A221671


Maximum number of squares in a nonconstant arithmetic progression (AP) of length n.


5



1, 2, 3, 3, 4, 4, 4, 5, 5, 5, 5, 5, 6, 6, 6, 7, 7, 7, 7, 7, 7, 7, 8, 8, 8, 8, 9, 9, 9, 9, 9, 9, 9, 9, 9, 10, 10, 10, 10, 10, 11, 11, 11, 11, 11, 11, 11, 11, 11, 11, 11, 12
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OFFSET

1,2


COMMENTS

Let s(n;d,i) denote the number of squares in AP i, i+d, i+2d, ..., i+(n1)d. Then a(n) is the maximum of s(n;d,i) over all such APs with d > 0.
GonzálezJiménez and Xarles (2013) compute a(n) up to a(52) = 12 using elliptic curves (see Table 2, where their Q(N) = a(N)). They do not seem to have noticed that a(n) = A193832(n) for n != 5 in the range where they computed a(n). I conjecture that this formula holds for all n != 5.


LINKS

Table of n, a(n) for n=1..52.
Enrique GonzálezJiménez and Xavier Xarles, On a conjecture of Rudin on squares in Arithmetic Progressions, arXiv 2013.


FORMULA

a(n) = A193832(n) for n < 53 except for n = 5.
a(n) >= A193832(n) for all n. (Proof. A193832 equals the partial sums of A080995 (characteristic function of generalized pentagonal numbers A001318) and a term in the AP 1+24*k is a square if and only if k = A001318(x) = x*(3*x1)/2 for some x. See GonzálezJiménez and Xarles (2013) Lemma 2.)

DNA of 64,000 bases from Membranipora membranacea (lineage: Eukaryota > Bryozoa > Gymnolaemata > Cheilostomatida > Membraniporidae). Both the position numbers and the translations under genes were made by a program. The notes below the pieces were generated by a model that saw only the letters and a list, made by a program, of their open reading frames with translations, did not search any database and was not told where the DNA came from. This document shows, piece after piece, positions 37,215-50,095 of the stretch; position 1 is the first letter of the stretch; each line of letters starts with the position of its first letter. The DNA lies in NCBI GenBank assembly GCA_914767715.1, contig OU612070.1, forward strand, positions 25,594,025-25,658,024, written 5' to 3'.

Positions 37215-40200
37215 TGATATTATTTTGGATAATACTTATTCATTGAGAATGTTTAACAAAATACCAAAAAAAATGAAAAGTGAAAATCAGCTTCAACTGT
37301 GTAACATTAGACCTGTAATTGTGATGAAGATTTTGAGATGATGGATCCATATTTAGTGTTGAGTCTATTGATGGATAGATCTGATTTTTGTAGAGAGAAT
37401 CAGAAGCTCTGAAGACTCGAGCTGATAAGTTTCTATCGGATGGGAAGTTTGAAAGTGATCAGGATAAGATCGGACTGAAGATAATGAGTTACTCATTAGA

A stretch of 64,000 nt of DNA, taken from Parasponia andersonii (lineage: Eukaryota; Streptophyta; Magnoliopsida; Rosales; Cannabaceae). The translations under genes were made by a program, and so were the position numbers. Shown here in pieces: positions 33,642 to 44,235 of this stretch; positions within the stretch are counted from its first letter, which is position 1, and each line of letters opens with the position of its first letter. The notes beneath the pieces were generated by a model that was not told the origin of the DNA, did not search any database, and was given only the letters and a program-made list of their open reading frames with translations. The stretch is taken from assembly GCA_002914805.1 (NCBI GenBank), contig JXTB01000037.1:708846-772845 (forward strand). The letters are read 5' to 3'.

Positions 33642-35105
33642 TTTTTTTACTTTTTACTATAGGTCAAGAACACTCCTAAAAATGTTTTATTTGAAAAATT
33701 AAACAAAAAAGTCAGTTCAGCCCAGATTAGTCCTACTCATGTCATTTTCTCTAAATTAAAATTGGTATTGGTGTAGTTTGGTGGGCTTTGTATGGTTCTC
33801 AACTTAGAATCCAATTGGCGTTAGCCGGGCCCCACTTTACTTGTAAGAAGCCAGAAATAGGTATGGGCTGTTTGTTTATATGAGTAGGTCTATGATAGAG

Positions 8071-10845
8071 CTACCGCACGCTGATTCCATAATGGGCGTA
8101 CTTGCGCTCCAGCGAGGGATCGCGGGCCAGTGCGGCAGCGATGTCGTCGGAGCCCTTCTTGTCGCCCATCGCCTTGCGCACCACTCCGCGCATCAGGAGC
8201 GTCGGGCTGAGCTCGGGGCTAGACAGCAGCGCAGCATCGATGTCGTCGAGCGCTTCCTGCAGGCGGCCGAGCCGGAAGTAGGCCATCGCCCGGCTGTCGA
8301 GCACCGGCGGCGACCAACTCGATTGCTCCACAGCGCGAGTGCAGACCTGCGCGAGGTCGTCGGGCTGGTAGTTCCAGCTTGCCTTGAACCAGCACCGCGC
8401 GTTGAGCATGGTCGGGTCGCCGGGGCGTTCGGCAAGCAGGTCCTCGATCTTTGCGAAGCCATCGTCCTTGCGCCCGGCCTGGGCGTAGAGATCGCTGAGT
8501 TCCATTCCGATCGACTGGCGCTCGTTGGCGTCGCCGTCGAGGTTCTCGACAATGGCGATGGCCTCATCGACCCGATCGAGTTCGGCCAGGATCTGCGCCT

a(A221672(n)) = n.


EXAMPLE

The AP 1, 25, 49 = 1^2, 5^2, 7^2 shows that a(3) = 3. By Fermat and Euler, no four squares are in AP, so a(4) = 3 (see A216869). Then the AP 49, 169, 289, 409, 529 = 7^2, 13^2, 17^2, 409, 23^2 shows that a(5) = 4 (see A216870).


MATHEMATICA

(* note that an extension to more than 52 terms may not be correct *) row[n_] := Join[Table[2*n1, {2*n1}], Table[2*n, {n}]]; row[2] = {3, 3, 4, 4, 4}; Flatten[Table[row[n], {n, 1, 6}]][[1 ;; 52]] (* JeanFrançois Alcover, Jan 25 2013, from formula *)


CROSSREFS

Cf. A001318, A080995, A193832, A216869, A216870, A221672.
Sequence in context: A257569 A039836 A083398 * A301640 A061420 A003057
Adjacent sequences: A221668 A221669 A221670 * A221672 A221673 A221674


KEYWORD

nonn,hard,more


AUTHOR

Jonathan Sondow, Jan 24 2013


STATUS

approved